The U.S. Agency for International Development (USAID) and World Council of Credit Unions brought together partners virtually for the sixth quarterly meeting of the Economic Inclusion Project (EIP) May 20. Stakeholders presented data showing just how successful EIP staff has been in generating better opportunities for the Venezuelan migrant and refugee population, and vulnerable local communities in Peru and Ecuador.
“We have found that without financial education and access to formal financial services for vulnerable populations, efforts to boost entrepreneurship, promote employability and prevent gender-based violence are not truly sustainable,” said Jene Thomas, USAID mission director in Peru. “That is why, thanks to our 14 (financial institution) partners in Peru and Ecuador, we have helped 71,272 beneficiaries get access to savings and credit services and achieved, for the first time, in providing Venezuelan citizens with access to loans."
5,624 Venezuelan, Peruvian and Ecuadorian entrepreneurs have benefited from programs designed to consolidate their businesses in conjunction with EIP partners. Data shows progress in providing access to savings, credit services and entrepreneurship opportunities for Venezuelans.
“For me it is a great satisfaction to finish paying my third loan and to be able to request another one for a fourth time, with a vision of a greater future than the one we had a year ago, showing that we can grow as companies, that we can be recognized as a stable business and, above all, to grow our credit history so that many more doors will open for us,” said Deisy Arbelay, a Venezuelan entrepreneur and beneficiary of financial services provided by MF Prisma Credit Union.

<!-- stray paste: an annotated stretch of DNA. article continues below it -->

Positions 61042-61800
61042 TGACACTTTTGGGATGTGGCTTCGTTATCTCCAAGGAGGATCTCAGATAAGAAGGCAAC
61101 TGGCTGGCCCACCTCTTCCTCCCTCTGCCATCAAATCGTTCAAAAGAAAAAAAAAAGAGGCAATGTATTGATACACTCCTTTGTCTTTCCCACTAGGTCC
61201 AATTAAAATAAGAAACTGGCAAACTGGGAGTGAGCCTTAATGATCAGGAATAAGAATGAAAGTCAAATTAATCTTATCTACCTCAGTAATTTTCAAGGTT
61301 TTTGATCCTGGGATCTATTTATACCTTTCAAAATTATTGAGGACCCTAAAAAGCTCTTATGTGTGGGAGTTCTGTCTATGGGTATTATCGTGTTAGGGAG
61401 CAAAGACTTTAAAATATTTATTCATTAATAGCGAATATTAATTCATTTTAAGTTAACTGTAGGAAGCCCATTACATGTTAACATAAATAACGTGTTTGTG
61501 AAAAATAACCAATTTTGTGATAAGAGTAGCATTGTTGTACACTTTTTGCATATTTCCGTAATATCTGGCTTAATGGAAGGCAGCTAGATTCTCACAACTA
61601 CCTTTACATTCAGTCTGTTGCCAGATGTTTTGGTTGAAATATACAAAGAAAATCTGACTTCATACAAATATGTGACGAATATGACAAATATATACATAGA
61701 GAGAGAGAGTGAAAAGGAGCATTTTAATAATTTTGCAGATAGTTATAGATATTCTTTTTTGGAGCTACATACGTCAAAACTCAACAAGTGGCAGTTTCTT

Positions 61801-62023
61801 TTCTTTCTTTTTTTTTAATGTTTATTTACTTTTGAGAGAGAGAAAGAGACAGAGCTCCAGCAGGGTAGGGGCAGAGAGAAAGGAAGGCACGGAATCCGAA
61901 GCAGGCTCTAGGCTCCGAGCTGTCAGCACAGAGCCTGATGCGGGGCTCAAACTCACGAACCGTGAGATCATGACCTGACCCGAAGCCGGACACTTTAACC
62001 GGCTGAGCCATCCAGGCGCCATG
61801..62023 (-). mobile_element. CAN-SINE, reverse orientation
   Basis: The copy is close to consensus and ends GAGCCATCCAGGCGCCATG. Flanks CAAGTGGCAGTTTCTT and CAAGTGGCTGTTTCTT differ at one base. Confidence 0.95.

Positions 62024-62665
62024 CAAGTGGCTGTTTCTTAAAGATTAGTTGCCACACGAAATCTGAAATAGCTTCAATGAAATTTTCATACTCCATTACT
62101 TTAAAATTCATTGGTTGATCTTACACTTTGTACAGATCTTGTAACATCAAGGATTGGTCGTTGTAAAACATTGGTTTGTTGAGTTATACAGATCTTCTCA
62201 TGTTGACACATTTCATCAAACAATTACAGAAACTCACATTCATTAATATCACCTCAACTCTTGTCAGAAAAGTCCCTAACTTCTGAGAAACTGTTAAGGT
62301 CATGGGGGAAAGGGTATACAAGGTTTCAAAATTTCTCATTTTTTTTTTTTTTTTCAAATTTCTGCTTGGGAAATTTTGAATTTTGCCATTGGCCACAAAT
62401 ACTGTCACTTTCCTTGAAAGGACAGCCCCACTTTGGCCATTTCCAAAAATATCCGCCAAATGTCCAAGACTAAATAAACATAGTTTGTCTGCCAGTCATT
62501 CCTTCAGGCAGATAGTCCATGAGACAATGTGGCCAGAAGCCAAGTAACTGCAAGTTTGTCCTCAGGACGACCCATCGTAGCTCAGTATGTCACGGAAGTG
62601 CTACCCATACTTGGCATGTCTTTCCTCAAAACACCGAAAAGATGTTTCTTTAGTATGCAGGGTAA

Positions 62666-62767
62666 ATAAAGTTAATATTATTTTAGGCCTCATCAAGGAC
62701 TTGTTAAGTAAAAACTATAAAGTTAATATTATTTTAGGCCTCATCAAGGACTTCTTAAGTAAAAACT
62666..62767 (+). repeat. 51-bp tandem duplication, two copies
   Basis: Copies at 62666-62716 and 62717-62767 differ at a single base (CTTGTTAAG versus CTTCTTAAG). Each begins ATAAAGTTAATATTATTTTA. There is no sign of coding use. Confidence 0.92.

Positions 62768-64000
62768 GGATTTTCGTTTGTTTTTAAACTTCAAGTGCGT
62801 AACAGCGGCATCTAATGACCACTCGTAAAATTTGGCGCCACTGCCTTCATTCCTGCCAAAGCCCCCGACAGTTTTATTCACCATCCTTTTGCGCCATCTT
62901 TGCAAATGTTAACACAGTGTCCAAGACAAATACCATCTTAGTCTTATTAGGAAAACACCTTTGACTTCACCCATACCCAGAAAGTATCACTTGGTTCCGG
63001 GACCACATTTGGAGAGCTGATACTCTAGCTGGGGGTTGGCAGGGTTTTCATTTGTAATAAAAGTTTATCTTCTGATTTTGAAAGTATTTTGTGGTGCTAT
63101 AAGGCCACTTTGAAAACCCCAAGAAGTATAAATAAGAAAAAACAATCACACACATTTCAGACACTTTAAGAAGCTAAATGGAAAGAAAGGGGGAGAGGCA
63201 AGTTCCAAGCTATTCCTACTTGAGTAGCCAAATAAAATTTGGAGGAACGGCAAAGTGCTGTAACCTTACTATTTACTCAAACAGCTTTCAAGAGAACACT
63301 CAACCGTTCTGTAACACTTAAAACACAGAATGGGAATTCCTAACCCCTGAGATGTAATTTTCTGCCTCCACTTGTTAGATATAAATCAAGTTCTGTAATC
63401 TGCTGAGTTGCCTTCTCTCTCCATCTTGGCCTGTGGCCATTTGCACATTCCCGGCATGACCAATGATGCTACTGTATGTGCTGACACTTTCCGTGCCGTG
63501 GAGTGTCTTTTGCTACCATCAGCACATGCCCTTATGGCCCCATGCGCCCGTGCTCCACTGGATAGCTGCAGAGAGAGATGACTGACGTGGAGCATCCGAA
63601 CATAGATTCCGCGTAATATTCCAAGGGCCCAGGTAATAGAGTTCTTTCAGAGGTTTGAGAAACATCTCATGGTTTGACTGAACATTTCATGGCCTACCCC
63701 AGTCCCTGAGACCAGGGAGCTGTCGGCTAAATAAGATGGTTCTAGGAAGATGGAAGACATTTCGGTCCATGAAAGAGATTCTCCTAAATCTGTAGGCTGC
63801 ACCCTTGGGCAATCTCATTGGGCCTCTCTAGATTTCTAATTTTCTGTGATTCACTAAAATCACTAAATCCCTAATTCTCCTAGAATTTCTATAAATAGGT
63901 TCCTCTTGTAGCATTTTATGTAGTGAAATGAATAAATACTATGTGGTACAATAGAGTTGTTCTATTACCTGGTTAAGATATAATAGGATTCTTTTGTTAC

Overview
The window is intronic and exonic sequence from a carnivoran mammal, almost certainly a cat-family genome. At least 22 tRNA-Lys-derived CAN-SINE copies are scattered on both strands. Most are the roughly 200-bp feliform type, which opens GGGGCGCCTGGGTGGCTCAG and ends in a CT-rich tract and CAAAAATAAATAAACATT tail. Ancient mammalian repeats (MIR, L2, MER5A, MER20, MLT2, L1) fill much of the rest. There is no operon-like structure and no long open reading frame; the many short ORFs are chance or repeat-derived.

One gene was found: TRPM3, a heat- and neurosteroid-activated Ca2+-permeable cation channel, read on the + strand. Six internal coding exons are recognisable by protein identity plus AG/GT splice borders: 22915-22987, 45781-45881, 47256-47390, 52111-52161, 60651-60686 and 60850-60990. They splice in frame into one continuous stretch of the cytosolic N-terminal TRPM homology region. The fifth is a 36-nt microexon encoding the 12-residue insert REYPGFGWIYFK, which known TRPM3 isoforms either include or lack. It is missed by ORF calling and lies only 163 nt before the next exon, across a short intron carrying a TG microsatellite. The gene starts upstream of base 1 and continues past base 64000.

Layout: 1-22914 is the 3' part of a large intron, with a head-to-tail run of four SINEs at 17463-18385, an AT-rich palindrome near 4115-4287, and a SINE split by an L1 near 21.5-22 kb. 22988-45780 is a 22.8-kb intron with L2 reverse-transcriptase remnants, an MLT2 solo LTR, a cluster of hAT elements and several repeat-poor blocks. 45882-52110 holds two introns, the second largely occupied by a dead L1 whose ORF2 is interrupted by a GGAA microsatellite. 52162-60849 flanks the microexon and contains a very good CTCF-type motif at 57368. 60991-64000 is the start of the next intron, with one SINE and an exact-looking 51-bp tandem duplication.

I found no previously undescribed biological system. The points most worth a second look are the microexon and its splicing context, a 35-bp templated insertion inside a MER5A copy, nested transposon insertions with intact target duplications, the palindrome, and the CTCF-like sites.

EIP has trained 8,387 beneficiaries through its financial education program, and trained employees in partner financial institutions on the program methodology, so they can continue providing financial education to more people moving forward.
65% of EIP participants are women, many of whom are in vulnerable situations. EIP is developing a strategy for the prevention of gender-based violence, to help achieve economic autonomy to reduce the recurrence of violent situations.
"To continue…I think that is the biggest challenge. To continue with this project that has definitely transformed the lives of so many people here in Lima, and I know it is happening the same in Ecuador. Continuing in a planned manner will allow more financial institutions to join what is already an unstoppable movement of institutions that believe that Venezuelan migration can have a positive impact on the host communities," said Oscar Pérez, President, Unión Venezolana in Peru.
EIP will continue through June 2023.